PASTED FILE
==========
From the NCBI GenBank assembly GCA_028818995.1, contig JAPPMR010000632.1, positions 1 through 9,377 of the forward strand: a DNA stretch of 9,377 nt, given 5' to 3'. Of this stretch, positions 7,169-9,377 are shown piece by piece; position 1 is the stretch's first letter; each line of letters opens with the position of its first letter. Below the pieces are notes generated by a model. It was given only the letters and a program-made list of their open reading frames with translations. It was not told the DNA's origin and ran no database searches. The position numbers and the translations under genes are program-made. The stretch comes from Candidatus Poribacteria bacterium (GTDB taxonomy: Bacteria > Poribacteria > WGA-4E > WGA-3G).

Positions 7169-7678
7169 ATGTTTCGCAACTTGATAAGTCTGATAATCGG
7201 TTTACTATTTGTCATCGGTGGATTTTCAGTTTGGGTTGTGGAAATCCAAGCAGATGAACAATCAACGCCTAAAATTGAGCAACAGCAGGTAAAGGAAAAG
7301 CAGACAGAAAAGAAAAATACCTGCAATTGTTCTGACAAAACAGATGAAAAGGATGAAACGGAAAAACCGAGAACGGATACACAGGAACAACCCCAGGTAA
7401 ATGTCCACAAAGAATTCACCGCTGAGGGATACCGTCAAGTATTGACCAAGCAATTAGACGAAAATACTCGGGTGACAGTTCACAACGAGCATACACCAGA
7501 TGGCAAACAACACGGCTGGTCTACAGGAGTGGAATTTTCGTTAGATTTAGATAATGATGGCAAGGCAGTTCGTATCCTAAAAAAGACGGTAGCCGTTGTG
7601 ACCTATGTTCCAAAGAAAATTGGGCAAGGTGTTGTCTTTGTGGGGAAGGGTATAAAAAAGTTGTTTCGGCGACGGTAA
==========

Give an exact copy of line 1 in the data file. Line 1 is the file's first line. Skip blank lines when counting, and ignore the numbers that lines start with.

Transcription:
From the NCBI GenBank assembly GCA_028818995.1, contig JAPPMR010000632.1, positions 1 through 9,377 of the forward strand: a DNA stretch of 9,377 nt, given 5' to 3'. Of this stretch, positions 7,169-9,377 are shown piece by piece; position 1 is the stretch's first letter; each line of letters opens with the position of its first letter. Below the pieces are notes generated by a model. It was given only the letters and a program-made list of their open reading frames with translations. It was not told the DNA's origin and ran no database searches. The position numbers and the translations under genes are program-made. The stretch comes from Candidatus Poribacteria bacterium (GTDB taxonomy: Bacteria > Poribacteria > WGA-4E > WGA-3G).